By Tom Vogel, Valley Natural Foods Marketing Manager

I first became aware of Midwest Food Connection (MFC) when I began working at Seward Co-op, in Minneapolis, nearly 12 years ago. At the time, I was relatively new to cooperatives, but I was drawn to them because of their emphasis on local food sourcing and commitment to education. Seward had been a sponsor of Midwest Food Connection for several years, so I soon became familiar with MFC’s work on those same topics.

I had the opportunity to visit a few elementary schools in the South Minneapolis area to observe MFC instructors in action. Plenty of organizations are proponents of local sourcing and education, but I’d never seen those values exemplified like I did when watching a class taught by Midwest Food Connection. The lessons were engaging and hands-on. They addressed potentially lofty topics—the environment, dietary choices, food justice—in a way that was accessible to the students, some as young as kindergarten age. By the end of a session, most students had a much better understanding of where their food came from and how they could make informed choices about their own eating.

One class that stands out in my mind was taught by MFC Executive Director Uli Koester. It was an elementary school class in the Seward neighborhood. Uli brought in a bowl of uncooked wild rice. He let the kids pick up the rice and feel it in their hands. He showed them how to crack it open. He explained about the history of wild rice in Ojibwe culture and described the unique method of harvesting it. As the parent of a 6-year-old daughter at the time, I remember being impressed by how engrossed the kids were in the experience. I heard several of them say they were going to tell their parents about it when they got home; that they were going to ask them to make wild rice for dinner.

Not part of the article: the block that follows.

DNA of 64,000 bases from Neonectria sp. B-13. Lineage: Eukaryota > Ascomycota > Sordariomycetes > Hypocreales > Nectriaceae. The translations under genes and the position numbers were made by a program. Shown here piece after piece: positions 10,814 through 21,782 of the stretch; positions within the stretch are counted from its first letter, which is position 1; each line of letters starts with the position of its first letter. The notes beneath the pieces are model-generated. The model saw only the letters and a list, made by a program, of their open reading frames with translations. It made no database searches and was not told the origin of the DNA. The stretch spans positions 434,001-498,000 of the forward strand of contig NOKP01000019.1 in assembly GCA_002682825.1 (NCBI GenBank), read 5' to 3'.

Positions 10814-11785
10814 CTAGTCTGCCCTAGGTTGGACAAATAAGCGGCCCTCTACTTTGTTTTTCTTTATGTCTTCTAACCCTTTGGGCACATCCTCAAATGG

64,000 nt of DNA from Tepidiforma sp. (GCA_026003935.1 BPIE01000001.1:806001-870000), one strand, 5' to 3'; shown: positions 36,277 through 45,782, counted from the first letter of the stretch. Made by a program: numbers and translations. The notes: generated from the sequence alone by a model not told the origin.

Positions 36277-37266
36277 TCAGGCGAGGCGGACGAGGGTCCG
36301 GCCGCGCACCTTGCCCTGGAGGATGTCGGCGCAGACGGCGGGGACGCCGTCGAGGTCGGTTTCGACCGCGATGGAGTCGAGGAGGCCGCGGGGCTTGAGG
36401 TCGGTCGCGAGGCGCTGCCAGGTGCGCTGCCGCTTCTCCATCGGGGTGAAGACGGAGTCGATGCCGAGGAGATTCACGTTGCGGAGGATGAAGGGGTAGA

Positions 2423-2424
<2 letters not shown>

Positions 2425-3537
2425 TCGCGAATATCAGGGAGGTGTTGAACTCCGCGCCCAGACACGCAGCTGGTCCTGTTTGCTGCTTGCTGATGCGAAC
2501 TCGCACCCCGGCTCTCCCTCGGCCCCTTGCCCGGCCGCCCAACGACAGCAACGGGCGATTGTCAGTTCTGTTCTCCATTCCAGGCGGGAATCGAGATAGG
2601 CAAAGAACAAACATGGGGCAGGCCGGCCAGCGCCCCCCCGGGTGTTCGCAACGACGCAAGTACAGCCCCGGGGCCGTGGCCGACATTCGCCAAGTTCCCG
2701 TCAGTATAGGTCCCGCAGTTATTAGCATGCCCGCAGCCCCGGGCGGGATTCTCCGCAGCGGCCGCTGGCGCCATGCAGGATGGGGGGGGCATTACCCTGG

They were excited about food.

Years later, when I went to work in Burnsville, Minn., at Valley Natural Foods Co-op (another MFC sponsor), I was invited to represent the co-op on Midwest Food Connection’s Board of Directors. The decision was an easy one.

Every day working in a natural foods co-op, we strive to educate our customers about the significance of local agriculture, sustainable farming practices and transparency in sourcing. In an exceedingly competitive grocery industry, amid a sea of competitors selling conventional products, this can be a challenge. The work that Midwest Food Connection does at the elementary school level—laying the foundations rooted in the value of food—will one day make our jobs much easier.

A few months ago, I attended a Midwest Food Connection donor appreciation event in Minneapolis. During the event, MFC instructors presented segments of a few of the lessons they teach in schools around the Twin Cities metro every day. We learned about the excessive sugar content in common soft drinks, got to handle exotic fruits and vegetables, and tasted snacks made from seaweed. The reactions from the adults in the room were the same as those of the elementary school kids I saw years ago:

They were excited about food.